If you are on the purchasing end of software, you know it can be pretty expensive and it can cost just as much or more to maintain over its lifecycle. You know what is more expensive? Not having a plan for either thing. This month, we thought we would discuss some topics that can help you not waste money on technology.
Modern technology offers serious benefits to businesses looking to outpace their competition and increase productivity, but it’s difficult to manage and run a business while keeping your thumb on the pulse of modern IT. On top of that, organizations of all shapes and sizes have had to contend with the growing threat of cyberattacks, as that landscape has vastly shifted over the last several years. It’s a good practice for any organization to meet with an IT consultant at least once a year. Let’s take a look at what New England businesses have as far as options, and go over some key features to look for.
Your decisions with capital will bleed into every part of your organization, so it’s crucial that you are able to determine the difference between capital expenses and operational expenses. When you know what each of these accomplish, you can do more with the same amount of capital.
When times get tough, businesses are pretty quick to start cutting costs wherever they can…and frequently, the business’ IT is the first thing to hit the chopping block.
While we contend that IT is the last thing you want to cut back on when times are tough, you may not have a choice. Therefore, we wanted to take a few moments to explore how you can resist some of these cuts—and if not, what you need to prioritize.
There is a scam going around that convinces organizations to pay for their Google Business Profile, and if you paid for this free service, you’ve fallen for the trick. Google is taking legal action against the scammers who have dragged their name through the mud, using Google’s notoriety to defraud businesses who just want to look competitive.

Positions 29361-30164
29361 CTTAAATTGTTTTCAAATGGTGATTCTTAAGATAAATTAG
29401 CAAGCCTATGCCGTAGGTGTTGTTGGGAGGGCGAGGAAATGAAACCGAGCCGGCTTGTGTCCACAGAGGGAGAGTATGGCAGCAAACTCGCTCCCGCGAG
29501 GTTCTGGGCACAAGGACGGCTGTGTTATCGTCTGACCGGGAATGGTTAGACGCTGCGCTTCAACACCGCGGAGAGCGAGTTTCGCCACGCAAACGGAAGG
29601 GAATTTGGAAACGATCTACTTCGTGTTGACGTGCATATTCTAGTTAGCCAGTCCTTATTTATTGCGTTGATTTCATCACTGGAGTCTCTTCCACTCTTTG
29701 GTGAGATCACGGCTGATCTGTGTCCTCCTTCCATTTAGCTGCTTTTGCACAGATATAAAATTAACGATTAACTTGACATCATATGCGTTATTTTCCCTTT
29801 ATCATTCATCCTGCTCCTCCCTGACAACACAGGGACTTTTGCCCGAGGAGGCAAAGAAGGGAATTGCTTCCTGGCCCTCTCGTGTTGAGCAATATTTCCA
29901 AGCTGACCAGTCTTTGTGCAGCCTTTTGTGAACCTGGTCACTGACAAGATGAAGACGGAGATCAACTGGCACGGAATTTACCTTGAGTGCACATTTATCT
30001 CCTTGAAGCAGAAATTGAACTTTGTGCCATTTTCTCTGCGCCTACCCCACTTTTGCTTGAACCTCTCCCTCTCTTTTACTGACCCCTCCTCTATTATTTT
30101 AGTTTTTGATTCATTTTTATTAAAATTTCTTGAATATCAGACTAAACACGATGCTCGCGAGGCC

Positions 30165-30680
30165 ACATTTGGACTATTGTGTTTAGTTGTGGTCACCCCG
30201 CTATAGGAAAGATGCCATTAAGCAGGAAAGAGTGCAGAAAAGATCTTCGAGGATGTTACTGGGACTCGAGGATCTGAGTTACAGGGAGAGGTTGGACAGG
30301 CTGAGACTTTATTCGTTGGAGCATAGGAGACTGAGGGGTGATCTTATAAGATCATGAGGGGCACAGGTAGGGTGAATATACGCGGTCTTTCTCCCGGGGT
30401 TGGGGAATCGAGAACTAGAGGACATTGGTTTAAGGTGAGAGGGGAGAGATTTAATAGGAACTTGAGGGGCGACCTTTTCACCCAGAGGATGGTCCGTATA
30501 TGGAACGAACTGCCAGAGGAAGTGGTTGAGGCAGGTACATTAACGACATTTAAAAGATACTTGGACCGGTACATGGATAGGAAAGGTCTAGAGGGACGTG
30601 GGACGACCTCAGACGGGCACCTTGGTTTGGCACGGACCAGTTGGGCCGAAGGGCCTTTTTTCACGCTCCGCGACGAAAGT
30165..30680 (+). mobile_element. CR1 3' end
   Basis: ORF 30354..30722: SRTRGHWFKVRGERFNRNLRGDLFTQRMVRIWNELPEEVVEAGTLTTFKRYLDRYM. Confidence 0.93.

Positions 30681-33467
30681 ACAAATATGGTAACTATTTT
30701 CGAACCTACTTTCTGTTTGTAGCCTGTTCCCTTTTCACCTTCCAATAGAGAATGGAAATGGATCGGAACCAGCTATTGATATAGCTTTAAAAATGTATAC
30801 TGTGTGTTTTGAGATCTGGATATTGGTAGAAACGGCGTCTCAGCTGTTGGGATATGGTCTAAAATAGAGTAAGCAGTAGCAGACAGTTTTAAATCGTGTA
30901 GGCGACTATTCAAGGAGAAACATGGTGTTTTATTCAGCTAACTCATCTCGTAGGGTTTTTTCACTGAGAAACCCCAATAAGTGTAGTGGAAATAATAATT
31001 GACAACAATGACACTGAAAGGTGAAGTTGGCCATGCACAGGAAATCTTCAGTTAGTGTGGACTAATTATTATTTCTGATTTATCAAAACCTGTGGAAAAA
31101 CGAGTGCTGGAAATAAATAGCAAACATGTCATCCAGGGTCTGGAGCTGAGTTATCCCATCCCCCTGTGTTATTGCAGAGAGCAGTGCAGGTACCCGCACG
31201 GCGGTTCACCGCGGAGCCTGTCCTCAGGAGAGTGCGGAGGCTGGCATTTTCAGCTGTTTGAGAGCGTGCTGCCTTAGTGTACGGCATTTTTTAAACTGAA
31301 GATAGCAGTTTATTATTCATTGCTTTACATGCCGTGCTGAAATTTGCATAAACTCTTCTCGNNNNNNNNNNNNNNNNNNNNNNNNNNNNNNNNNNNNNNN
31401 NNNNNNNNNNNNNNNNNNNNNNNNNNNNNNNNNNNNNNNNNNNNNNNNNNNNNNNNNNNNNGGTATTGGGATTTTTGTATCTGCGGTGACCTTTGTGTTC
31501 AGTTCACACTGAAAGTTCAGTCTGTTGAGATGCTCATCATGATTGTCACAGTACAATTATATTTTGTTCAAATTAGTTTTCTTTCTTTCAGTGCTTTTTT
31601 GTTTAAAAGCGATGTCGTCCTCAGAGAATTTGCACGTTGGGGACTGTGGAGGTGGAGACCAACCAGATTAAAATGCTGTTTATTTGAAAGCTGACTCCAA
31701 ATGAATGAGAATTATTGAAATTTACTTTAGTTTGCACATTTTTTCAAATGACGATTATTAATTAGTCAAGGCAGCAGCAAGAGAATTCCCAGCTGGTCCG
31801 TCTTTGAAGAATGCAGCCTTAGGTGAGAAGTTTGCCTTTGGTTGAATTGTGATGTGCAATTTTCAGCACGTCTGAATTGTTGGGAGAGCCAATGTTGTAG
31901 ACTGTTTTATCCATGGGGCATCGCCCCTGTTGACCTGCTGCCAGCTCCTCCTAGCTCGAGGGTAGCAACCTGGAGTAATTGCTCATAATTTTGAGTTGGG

Sad to say, but for the foreseeable future, cost control is going to be the number one priority for almost every business. With the impacts of the COVID-19 pandemic still lingering, and revenue streams interrupted, many businesses are still being extremely cautious with their capital. One place where most businesses can cut back is on printing. Let’s discuss how to cut your organization’s printing costs.
In today’s economy, or honestly, any day’s economy, it’s wise to make smart, planned investments. You don’t want to be stuck spending money you don’t have, or forcing yourself to cut corners because an emergency evaporated your funds. That’s why it’s important to establish an IT budget, and align it with your other business goals.
With inflation proving to be a significant concern for businesses at the moment, reaching highs that it hasn’t in decades, there is a distinct need for businesses to get as much value as they can out of the investments they make.
Let’s discuss a few technologies that offer this more desirable cost/benefit ratio so you can consider them for your own use.
Outsourced IT is a great option for the modern small business, and no matter where your shortcomings lie in managing technology, we are confident you can find value in the service. Whether you need a full-fledged IT department or someone to help implement new solutions, we’ve got you covered, and for the right price point, too! Let’s take a look at some of the trends you can expect from managed IT, as well as how they influence the costs compared to those of the traditional break-fix model.
The paperless office presents a business that adopts such a strategy with a diverse mix of benefits. Most well-known are the tendency to save on costs (paper alone can be an expensive investment) and the relatively small impact that paperless operations leave on the environment. However, there are many more benefits that a paperless office has to offer.
Funds that were stolen through a phishing attack a year ago remain lost to the city of Quincy. Let’s review the situation as it stands now… and determine what you need to do to avoid a similar situation from befalling your own organization.